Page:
MS Announces Three New Zunes

Unfortunately, my beloved Toshiba Gigabeat expired a month or so ago, so I have been doing some pretty extensive research into either repairing or replacing it. To repair the thing would cost me anywhere between $100-150 USD, and would require me to once again take the thing apart. On top of that, I wouldn’t have any guarantee as to whether or not the repair would be successful, or for how long. Basically, the hard drive inside is dead (it sounds like ping pong balls bouncing when I turn it on) and needs to be replaced.

Just when I thought I was going to have to break down and finally buy an iPod, Microsoft has come to my rescue. Many of you know that I am not a huge fan of Microsoft, but, as stated in a previous blog entry, I am even less of a fan of Apple’s foray into the digital media world.


Microsoft announced the other day that they will be releasing three new Zunes in November (just in time for the holidays, if I can get my hands on one). The first two are low-capacity, compact media players to rival players like the Creative Zen and the iPod Nano. They will come in four different colors (red, pink, green and black) and will come in two different sizes (4 gig and 8 gig).

The one in which I am interested is the new 80 gig model, which will only be released in black (at least initially).

All three new players will offer the ability to sync your player wirelessly with Windows Media Center and will feature FM tuners built-in. In addition to the new releases, apparently MS plans to release a firmware upgrade for original Zune owners to provide them the wireless capability.

Although MS has parted ways with the manufacturers of my beloved Gigabeat, I still feel the Zune is a good, solid media player. With Toshiba only offering low-capacity models of the new Gigabeat, I really have nowhere else to turn.

Microsoft is estimating that the new Zune players will retail for $149.99, $199.99 and $249.99, respectively. That puts the new 80 gig Zune at $100 cheaper than the comparable iPod classic model. In fact, it puts the 80 gig Zune at the same price as an iPod with half that capacity.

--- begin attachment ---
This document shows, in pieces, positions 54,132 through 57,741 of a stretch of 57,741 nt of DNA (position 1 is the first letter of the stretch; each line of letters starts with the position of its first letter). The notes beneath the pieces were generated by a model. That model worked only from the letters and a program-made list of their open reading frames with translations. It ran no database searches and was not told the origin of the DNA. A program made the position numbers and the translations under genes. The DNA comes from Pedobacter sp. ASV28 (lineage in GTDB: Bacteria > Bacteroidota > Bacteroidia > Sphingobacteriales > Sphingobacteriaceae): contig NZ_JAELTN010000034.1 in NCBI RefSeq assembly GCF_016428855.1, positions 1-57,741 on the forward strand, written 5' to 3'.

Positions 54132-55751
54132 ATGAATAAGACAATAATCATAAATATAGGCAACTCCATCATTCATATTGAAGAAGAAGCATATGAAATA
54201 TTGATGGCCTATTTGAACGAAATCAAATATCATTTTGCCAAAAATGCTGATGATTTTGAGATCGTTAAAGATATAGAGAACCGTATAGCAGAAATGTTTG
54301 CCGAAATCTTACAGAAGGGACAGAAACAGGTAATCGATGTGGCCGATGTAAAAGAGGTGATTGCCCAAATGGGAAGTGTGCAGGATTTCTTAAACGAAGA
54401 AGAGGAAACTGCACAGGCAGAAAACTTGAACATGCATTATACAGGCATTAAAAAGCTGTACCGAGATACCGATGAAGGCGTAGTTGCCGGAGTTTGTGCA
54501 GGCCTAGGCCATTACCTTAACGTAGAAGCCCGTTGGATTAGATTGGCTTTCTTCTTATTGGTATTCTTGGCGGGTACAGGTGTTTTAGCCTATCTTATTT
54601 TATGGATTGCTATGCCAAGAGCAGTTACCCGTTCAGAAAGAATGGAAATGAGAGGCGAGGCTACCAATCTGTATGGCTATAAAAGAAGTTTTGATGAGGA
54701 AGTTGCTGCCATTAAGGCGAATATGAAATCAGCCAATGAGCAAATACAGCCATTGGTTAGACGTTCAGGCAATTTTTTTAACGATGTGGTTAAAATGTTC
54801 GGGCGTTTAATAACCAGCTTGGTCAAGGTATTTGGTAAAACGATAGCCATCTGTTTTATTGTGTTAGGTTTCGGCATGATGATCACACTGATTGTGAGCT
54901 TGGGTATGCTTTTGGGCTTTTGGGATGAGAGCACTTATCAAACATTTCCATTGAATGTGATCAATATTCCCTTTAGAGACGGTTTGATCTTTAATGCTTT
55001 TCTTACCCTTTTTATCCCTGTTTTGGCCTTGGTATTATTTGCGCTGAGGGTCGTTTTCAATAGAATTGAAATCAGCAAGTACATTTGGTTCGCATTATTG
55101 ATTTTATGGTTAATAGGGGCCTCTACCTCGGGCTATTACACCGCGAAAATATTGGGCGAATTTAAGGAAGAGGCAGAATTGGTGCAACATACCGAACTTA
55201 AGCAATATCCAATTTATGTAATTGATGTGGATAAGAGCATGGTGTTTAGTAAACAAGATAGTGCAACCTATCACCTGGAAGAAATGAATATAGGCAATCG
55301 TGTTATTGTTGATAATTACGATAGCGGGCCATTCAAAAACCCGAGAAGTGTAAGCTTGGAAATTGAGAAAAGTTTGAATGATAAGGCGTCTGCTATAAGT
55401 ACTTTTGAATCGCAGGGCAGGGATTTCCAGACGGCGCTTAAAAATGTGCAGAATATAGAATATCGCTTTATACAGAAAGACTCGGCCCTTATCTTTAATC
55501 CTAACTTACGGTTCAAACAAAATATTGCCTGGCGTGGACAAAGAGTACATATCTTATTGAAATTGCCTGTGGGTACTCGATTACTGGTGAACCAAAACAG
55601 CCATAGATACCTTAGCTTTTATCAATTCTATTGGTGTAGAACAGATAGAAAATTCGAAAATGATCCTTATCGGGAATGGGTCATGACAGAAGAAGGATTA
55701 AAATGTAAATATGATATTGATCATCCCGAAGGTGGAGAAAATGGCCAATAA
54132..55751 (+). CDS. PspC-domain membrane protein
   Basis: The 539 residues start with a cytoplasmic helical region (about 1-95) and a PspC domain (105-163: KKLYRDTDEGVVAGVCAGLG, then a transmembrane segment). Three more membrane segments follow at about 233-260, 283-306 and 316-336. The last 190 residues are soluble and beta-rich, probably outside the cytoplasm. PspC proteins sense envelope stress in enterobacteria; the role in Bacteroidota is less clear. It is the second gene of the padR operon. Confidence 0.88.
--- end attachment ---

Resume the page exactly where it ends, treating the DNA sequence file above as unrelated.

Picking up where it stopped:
I will definitely be on the lookout for the new player when it is released, and will hopefully be able to review it shortly after the holidays.

EDIT: I must apologize. When I quoted the prices of the iPod classics above, I was confused and mistaken. The correct price of the 80 gig iPod is the same as the estimated price of the new 80 gig Zune – $249.99. The iPod Classic that runs $349.99 is the 160 gig model.

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2 Responses

  • allen stern

    I have a nano and like it – I just don’t see a reason to upgrade right now.

    Only thing I could think of getting is the iphone because stupid me washed my phone :)

    How did your gigabeat expire? :)

  • Unfortunately, a fatal flaw of the Gigabeat (at least the F series) seems to be a weak hard drive.

    I have read countless posts on the mygigabeat forums about people having problems with their hard drives. In a lot of cases, the Gigabeat simply lost its mind, and the fix was to disassemble the player, remove the hard drive, and then put the hard drive back into the player while its plugged into your computer. From there, you manually copy the system files back onto the hard drive and you’re good to go.

    Unfortunately, however, the second time my Gigabeat seemed to lose its mind, the hard drive started clicking like ping pong balls bouncing around. I tried the hotswap fix anyway and still couldn’t get a thing out of it.

    I’m convinced that the hard drive is toast, just like the two hard drives I pulled out of my old computer within the last year or so. :(

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